Not disabled, not pregnant, but less able to stand

Since yesterday there has been a photo on my phone which I have nearly posted about 6 times before bottling out. So instead of ignoring it I decided to give myself a stern talking to. Essentially it all boiled down to a good old dose of shame. The photo is of my tummy during a flare up of gastroparesis – something that happens before or during a migraine, and bizarrely sometimes randomly and without warning. This week was the first week of my final clinical placement and needless to say that can be quite stressful at the best of times. Getting tired, getting nervous and disordered eating times, plus a good dose of florescent lighting and a tight skirt are a recipe for disaster. Said disaster began on Wednesday, and by yesterday afternoon I looked like a barrage balloon. The condition also causes my feet, hands and face to swell up a bit as well, so yeah, I am looking super attractive right now.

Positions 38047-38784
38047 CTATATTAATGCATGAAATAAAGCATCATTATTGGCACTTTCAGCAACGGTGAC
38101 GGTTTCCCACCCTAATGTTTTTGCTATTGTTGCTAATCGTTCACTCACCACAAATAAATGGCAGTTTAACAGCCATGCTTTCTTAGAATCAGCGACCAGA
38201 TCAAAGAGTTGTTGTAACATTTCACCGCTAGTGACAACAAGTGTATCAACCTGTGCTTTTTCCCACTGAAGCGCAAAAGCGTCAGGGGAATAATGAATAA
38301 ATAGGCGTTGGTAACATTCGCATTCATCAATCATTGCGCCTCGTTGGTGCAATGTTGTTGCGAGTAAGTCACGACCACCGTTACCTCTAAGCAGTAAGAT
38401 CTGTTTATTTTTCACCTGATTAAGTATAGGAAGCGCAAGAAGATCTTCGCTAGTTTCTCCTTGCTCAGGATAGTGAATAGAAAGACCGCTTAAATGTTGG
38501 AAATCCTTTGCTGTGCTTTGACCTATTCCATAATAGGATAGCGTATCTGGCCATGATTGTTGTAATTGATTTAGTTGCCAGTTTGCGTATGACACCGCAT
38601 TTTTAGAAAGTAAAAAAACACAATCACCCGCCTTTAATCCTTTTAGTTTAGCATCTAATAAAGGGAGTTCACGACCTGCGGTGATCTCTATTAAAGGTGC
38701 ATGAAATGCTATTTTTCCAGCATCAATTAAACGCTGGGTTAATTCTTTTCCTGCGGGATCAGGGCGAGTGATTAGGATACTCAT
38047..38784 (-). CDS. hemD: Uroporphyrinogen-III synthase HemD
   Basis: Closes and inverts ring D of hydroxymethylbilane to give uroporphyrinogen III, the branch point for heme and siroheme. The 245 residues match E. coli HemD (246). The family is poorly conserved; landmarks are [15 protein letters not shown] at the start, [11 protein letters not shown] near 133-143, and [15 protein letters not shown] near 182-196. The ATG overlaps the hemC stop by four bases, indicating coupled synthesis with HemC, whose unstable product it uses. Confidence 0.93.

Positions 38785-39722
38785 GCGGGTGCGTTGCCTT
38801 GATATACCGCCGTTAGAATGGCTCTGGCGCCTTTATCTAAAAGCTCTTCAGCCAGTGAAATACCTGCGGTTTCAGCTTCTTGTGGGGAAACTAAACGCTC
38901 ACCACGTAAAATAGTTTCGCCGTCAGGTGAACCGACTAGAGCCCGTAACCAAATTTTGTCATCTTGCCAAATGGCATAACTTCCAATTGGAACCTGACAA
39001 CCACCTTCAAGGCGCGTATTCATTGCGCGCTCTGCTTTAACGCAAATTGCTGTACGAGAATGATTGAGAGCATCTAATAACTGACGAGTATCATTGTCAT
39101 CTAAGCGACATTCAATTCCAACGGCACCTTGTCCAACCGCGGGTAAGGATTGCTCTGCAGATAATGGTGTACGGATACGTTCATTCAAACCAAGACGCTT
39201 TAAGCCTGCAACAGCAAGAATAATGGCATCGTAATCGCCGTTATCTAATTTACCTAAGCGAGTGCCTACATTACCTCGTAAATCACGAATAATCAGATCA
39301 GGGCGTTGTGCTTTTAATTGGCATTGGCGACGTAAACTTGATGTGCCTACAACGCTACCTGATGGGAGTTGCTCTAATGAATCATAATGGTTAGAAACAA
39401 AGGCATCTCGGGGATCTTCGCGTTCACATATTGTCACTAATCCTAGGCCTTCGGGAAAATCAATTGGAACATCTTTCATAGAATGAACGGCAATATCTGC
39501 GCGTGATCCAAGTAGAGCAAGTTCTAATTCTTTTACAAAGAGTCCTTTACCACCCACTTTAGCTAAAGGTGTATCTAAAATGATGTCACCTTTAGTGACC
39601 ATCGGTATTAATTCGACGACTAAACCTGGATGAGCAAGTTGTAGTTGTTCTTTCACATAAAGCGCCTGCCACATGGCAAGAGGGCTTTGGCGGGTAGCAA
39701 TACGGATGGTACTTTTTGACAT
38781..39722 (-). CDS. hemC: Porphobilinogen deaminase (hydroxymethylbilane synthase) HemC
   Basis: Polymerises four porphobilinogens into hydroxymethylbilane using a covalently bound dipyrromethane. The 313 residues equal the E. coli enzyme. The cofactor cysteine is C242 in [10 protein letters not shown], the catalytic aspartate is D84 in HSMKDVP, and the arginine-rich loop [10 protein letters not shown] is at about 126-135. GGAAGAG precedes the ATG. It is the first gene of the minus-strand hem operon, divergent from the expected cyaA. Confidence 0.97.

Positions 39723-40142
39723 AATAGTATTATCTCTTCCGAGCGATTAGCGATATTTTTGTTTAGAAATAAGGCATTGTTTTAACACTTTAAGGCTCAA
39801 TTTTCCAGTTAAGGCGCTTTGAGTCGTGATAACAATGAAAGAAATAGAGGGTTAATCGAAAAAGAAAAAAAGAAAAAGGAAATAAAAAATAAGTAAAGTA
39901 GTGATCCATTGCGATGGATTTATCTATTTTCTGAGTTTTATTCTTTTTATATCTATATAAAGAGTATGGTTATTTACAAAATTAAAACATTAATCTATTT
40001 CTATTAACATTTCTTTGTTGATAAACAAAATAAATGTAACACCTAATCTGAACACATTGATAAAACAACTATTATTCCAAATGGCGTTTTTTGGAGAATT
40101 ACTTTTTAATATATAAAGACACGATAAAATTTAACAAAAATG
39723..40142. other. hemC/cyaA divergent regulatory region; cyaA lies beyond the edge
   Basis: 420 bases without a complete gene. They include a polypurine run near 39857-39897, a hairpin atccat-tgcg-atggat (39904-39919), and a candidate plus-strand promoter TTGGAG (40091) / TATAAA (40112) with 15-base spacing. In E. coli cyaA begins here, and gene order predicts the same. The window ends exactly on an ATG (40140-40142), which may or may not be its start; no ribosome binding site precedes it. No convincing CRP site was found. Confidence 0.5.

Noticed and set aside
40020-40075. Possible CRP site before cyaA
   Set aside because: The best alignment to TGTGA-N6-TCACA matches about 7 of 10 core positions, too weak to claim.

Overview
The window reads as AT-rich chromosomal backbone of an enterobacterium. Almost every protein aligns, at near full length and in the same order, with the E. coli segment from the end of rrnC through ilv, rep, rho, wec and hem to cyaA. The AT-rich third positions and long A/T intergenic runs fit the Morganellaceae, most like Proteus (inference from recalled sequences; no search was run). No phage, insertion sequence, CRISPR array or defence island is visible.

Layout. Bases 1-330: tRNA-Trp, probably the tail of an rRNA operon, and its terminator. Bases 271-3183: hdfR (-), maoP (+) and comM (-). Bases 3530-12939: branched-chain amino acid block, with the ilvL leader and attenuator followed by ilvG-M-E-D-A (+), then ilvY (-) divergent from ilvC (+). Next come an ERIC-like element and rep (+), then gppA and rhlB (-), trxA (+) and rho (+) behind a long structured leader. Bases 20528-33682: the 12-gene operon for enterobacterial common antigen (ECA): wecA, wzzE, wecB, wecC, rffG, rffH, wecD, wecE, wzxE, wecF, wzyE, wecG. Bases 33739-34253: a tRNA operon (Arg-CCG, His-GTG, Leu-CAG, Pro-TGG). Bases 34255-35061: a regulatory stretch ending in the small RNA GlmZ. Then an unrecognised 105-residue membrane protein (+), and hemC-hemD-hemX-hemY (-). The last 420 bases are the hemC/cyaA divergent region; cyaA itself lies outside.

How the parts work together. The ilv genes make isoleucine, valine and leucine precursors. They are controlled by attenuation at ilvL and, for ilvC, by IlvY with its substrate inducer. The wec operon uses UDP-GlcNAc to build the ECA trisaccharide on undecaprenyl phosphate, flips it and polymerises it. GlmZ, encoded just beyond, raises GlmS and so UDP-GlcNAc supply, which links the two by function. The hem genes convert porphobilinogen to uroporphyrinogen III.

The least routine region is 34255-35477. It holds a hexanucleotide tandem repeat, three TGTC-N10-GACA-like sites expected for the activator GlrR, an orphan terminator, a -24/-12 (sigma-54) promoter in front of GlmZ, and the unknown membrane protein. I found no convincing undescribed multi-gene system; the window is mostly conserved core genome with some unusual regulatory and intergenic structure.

When I look like this I am not proud of what I look like, I spend my day trying to hold it in (painful), trying to cover it up (impossible) and trying to hold folders/books/notepads in front of myself (ridiculous). The real question is why all the embarrassment? I have lived with this for years and it’s not going anywhere anytime soon. The worst that can happen is that somebody sees me and thinks I have gained lots of weight or that I’m pregnant, neither of which is abnormal or something to be ashamed of.

So as of yesterday I have made the executive decision to embrace the bump, and the oedema, and style it out. If people do think I am pregnant I can only really see benefits from this: Firstly, a seat on the tube, which I 100% deserve after stabbing abdominal pain all day. Secondly, the acceptable wearing of comfortable, stretchy clothing as opposed to cinching waistbands that only make things worse. Thirdly, people looking lovingly at my tummy when I am, in fact, very angry at it, reminding me that least I have one and at least it works most of the time.

Call me Pollyanna but the most sensible thing to do in a situation like this is play the “glad game” – and this evening I am glad that I know this will end, I am glad I am healthier than many other people and most of all I am glad that I didn’t delete this photo